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Systematic review
Predictors of persistent postural-perceptual dizziness (PPPD) and similar forms of chronic dizziness precipitated by peripheral vestibular disorders: a systematic review
  1. Aaron Trinidade1,2,
  2. Verónica Cabreira3,4,
  3. Joel A Goebel5,
  4. Jeffrey P Staab6,
  5. Diego Kaski7,
  6. Jon Stone4
  1. 1 Department of Otolaryngology, Southend University Hospital, Southend-on-Sea, UK
  2. 2 Faculty of Medicine, Anglia Ruskin University Medical School, Chelmsford, UK
  3. 3 Department of Neurology, Centro Hospitalar Universitário de São João, Porto, Portugal
  4. 4 Centre for Clinical Brain Sciences, University of Edinburgh, Edinburgh, UK
  5. 5 Department of Neuro-otology, Washington University in St Louis School of Medicine, St Louis, Missouri, USA
  6. 6 Department of Psychiatry and Psychology, Mayo Clinic, Rochester, Minnesota, USA
  7. 7 Department of Neuro-otology, University College London, London, UK
  1. Correspondence to Aaron Trinidade, Southend University Hospital NHS Foundation Trust, Southend-on-Sea, SS0 0RY, UK; aaron.trinidade{at}


Background The literature on predictors of persistent postural-perceptual dizziness (PPPD) following peripheral vestibular insults has not been systematically reviewed.

Methods We systematically reviewed studies on predictors of PPPD and its four predecessors (phobic postural vertigo, space-motion discomfort, chronic subjective dizziness and visual vertigo). Investigations focused on new onset chronic dizziness following peripheral vestibular insults, with a minimum follow-up of 3 months. Precipitating events, promoting factors, initial symptoms, physical and psychological comorbidities and results of vestibular testing and neuroimaging were extracted following the Preferred Reporting Items for Systematic Reviews and Meta-Analyses guidelines.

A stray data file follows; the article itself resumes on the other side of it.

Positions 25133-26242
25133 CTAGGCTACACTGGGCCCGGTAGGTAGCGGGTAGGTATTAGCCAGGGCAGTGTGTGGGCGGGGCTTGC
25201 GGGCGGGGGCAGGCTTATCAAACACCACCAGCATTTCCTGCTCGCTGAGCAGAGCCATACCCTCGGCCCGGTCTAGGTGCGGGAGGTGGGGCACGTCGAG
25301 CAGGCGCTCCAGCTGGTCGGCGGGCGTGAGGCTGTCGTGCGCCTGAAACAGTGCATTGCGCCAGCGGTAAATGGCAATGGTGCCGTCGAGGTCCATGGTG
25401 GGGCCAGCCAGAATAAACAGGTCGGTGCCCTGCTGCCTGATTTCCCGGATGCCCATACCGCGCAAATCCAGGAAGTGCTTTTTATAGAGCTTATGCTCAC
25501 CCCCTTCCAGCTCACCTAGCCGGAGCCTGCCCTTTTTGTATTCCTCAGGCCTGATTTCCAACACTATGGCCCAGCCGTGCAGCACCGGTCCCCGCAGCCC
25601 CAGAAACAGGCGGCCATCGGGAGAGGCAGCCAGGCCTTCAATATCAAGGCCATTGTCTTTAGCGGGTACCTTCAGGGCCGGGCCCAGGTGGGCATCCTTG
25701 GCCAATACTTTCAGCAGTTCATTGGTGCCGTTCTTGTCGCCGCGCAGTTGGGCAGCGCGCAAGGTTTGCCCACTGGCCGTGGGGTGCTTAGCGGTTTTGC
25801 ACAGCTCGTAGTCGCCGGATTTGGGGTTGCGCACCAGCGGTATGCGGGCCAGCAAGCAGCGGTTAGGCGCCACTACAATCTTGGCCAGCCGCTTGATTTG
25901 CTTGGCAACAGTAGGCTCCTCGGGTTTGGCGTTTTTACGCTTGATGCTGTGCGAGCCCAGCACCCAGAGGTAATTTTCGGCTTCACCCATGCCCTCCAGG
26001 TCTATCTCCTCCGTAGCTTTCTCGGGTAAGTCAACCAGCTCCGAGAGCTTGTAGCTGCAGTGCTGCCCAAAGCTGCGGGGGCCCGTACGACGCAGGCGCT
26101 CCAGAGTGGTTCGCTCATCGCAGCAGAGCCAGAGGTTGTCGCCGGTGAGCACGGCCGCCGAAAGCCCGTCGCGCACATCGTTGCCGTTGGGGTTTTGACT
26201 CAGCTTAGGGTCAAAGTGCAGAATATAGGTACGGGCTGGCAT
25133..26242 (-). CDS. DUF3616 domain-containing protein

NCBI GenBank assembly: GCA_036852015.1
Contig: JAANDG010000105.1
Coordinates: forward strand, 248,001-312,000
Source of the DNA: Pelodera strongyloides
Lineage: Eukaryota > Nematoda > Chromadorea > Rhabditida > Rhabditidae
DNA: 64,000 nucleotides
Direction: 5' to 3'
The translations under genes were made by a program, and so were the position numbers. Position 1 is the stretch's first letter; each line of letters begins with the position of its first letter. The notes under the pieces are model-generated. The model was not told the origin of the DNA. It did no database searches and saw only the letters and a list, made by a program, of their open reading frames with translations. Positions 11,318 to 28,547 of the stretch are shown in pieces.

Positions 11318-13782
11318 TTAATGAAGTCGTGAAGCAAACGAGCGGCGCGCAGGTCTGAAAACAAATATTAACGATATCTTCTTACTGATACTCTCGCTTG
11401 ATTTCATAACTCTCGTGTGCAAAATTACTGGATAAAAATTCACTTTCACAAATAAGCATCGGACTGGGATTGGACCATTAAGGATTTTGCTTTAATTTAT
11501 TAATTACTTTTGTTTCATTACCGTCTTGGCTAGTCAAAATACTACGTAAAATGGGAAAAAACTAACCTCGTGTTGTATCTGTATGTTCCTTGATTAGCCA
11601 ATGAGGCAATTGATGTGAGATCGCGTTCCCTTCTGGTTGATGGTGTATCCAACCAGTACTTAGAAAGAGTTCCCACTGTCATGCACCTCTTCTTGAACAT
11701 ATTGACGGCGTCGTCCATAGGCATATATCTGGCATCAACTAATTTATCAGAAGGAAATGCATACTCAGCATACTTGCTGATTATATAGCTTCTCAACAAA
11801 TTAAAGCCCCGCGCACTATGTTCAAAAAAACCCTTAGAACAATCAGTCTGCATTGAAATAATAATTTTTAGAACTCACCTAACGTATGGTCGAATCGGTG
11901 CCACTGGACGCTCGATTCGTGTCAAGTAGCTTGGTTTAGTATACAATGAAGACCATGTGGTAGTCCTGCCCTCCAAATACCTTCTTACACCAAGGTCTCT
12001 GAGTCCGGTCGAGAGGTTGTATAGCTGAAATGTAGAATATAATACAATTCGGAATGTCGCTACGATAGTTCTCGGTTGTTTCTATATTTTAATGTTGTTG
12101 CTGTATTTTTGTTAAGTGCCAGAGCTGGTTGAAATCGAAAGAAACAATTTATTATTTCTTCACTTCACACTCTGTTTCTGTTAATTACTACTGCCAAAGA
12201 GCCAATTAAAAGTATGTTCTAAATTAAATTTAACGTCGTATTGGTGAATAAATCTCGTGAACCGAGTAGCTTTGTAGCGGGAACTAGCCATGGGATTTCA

Results We identified 13 studies examining predictors of PPPD or PPPD-like chronic dizziness. Anxiety following vestibular injury, dependent personality traits, autonomic arousal and increased body vigilance following precipitating events and visual dependence, but not the severity of initial or subsequent structural vestibular deficits or compensation status, were the most important predictors of chronic dizziness. Disease-related abnormalities of the otolithic organs and semi-circular canals and age-related brain changes seem to be important only in a minority of patients. Data on pre-existing anxiety were mixed.

Conclusions After acute vestibular events, psychological and behavioural responses and brain maladaptation are the most likely predictors of PPPD, rather than the severity of changes on vestibular testing. Age-related brain changes appear to have a smaller role and require further study. Premorbid psychiatric comorbidities, other than dependent personality traits, are not relevant for the development of PPPD.

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  • Twitter @aarontrinidade, @veronicabreira, @jonstoneneuro

  • Contributors AT and VC performed the literature review. AT was responsible for the manuscript with VC and JS primarily editing. DK, JAG and JPS provided senior guidance and secondary editing. AT is the guarantor and accepts full responsibility for the work and the conduct of the study, had access to the data, and controlled the decision to publish.

  • Funding JPS was supported by grant W81XWH-18-1-0760 from the US Army Medical Research and Materiel Command via the Congressionally Directed Medical Research Program. VC receives funding from the EU H2020 Marie Skłodowska-Curie Innovative Training Network, grant agreement 956673.

  • Competing interests None declared.

  • Provenance and peer review Not commissioned; externally peer reviewed.